We’ve talked ad nauseum about Missouri’s offensive line and quarterback not meeting expectations in their play, and unfortunately, this week against Kentucky was just another example of that.
The offensive line had yet another day to forget. They absolutely couldn’t open up lanes in the run game and the offense ran 31 times for a combined 91 yards rushing. Pass protection was an adventure as well. They struggled with stunts and pressures and Brady Cook was under duress most of the day. And after the injury to EJ Ndoma-Ogar, things just got worse as they struggled to make adjustments. (I’ll cut them a little bit of slack for that one.) For all of the complaints about the officials — which are extremely valid, by the way — at the end of the day, Missouri’s offensive line didn’t play well enough to win an SEC football game.
Brady Cook, on the flip side, wasn’t very good, either. For three quarters, he was inaccurate, skittish and frankly, just missed far too many open guys. There were other miscues we’ll get to in a moment, but for three quarters, Cook had the entire stadium pondering out loud if there should be a quarterback change. To his credit, in the fourth quarter, he found a way to move the ball and put some points on the board, but the totality of the self-inflicted miscues outweighed the late game surge from Cook.
Symbolic of it All
The sequence right before half felt symbolic of how both the quarterback and offensive line haven’t gotten it done this season.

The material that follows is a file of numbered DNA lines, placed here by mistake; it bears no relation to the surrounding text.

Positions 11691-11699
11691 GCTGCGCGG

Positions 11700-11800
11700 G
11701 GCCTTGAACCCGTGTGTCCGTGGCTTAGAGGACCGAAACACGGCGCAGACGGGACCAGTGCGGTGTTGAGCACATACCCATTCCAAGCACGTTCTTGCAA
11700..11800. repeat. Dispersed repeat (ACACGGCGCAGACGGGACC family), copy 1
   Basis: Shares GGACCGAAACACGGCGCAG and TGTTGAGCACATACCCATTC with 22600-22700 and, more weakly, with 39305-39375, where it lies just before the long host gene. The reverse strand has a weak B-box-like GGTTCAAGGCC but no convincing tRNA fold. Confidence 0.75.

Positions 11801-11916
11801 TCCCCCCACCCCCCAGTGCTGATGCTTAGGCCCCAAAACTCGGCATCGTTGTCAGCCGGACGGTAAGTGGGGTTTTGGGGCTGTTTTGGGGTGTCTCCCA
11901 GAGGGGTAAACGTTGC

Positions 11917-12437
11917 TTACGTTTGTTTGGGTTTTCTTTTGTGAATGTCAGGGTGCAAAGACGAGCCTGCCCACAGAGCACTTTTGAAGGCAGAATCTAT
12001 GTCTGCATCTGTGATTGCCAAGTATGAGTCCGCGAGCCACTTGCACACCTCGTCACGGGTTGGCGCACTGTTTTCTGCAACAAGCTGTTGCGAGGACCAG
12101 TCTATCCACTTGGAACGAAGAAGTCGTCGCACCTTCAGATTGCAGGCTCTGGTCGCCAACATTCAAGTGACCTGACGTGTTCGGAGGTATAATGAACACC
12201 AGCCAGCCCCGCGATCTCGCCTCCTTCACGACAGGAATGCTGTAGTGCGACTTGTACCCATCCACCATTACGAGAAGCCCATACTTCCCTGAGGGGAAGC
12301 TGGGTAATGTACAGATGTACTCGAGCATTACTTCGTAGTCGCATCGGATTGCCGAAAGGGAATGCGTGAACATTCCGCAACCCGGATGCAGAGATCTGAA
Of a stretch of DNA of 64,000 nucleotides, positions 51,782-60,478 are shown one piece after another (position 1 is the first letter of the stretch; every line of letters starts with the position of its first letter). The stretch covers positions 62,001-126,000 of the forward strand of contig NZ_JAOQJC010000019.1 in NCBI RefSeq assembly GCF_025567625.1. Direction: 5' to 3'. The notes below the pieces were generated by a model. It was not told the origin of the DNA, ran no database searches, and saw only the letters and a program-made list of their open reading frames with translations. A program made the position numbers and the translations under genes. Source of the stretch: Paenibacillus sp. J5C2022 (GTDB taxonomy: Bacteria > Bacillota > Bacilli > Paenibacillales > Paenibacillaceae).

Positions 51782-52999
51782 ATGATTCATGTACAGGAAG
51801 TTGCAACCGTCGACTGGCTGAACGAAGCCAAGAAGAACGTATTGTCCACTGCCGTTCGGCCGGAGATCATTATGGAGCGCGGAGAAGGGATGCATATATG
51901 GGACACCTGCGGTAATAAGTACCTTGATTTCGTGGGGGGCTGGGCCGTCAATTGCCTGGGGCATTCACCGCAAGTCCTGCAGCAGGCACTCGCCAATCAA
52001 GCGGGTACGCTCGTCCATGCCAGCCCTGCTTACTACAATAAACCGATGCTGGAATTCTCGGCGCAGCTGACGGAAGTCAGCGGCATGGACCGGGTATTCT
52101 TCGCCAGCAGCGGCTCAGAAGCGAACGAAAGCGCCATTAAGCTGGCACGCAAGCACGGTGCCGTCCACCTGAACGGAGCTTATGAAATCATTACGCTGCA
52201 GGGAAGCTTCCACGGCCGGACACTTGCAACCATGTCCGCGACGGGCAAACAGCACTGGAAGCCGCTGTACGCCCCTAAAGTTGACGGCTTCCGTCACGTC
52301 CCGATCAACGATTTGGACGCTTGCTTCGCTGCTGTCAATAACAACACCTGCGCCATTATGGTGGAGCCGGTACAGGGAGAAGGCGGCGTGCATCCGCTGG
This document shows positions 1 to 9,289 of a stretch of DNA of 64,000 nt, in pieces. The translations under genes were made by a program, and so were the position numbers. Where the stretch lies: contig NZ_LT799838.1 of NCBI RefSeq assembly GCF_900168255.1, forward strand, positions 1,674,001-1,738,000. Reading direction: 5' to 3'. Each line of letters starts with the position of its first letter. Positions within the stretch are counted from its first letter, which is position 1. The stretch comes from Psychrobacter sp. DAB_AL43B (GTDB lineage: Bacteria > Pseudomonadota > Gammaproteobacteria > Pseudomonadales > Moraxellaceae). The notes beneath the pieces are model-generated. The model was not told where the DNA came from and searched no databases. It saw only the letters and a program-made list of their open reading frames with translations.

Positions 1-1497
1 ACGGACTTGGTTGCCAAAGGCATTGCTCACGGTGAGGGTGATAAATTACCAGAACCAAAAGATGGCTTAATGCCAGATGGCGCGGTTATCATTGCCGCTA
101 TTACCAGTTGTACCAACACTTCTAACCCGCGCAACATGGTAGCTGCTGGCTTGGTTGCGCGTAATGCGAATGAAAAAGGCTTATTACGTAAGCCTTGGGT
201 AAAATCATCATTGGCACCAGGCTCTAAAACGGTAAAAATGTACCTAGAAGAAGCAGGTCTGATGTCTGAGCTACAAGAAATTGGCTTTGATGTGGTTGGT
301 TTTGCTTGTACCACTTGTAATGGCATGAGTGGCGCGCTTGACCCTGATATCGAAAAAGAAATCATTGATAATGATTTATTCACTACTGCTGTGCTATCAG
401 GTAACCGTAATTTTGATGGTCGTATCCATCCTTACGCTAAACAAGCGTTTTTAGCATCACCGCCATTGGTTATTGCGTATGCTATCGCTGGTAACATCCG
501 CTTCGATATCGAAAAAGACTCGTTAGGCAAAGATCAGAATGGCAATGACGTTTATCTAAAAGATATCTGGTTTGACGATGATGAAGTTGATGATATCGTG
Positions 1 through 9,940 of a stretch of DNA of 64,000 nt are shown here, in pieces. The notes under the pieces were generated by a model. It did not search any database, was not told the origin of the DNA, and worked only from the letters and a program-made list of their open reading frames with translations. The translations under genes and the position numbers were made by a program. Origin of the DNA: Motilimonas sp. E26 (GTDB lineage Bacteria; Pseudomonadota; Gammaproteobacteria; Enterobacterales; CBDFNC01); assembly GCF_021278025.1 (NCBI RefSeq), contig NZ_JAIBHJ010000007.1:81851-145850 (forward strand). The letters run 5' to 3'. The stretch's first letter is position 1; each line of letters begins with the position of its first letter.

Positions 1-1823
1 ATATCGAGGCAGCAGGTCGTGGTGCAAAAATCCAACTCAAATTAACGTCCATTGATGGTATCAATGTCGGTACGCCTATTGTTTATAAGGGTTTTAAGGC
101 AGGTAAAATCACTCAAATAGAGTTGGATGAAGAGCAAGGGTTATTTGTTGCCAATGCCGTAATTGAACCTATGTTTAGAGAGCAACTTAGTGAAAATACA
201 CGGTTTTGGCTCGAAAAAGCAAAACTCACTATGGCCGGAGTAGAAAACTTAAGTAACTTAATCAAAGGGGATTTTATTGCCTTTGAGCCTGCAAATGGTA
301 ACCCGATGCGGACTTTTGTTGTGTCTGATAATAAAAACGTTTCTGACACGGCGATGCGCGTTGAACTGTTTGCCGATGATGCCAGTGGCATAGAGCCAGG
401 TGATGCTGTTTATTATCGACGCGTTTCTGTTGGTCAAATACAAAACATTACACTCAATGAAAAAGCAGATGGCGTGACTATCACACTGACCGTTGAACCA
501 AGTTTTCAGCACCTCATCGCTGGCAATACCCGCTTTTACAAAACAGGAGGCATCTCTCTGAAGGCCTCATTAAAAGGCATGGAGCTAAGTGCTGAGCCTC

First, Missouri tries to draw Kentucky offsides using what feels like the one and only formation that Tyler Macon is ever allowed to be on the field for. They motion him from receiver to under center while he does a hard count. They still haven’t ran a play using it, so for opposing coaches, this is an easy tendency to spot on film. That’s the first problem. Kentucky never moved, wasn’t fooled and Missouri had to burn a timeout.
After the timeout, you see Brady Cook line up under center and receive this quarterback sneak:
The interior offensive line has zero answer for the Kentucky defense coming up the middle to stop the sneak. There are several offensive linemen who you can see are trying to block with a high pad level and are getting absolutely no push. Then you see Brady Cook is standing almost straight up trying to run into a wall of defenders. He’s got to find a way to get down lower and find some sort of space to run through.
Then, on a smaller level, you can see Cody Schrader in the backfield take a few steps to the left to try and simulate a pitch. Unfortunately, no one reacts. I don’t know if that’s a coaching point or a mistake, but usually the running back in the backfield will be behind the quarterback in order to be the designated guy to push the ball carrier forward.
This was a critical play that could’ve led to a scoring opportunity, but the inability to get one yard killed it all. It was symbolic to the larger issues on this offense and even to the season as a whole. It was a series of backbreaking mistakes that led to Missouri pissing away what was an awesome opportunity to get points.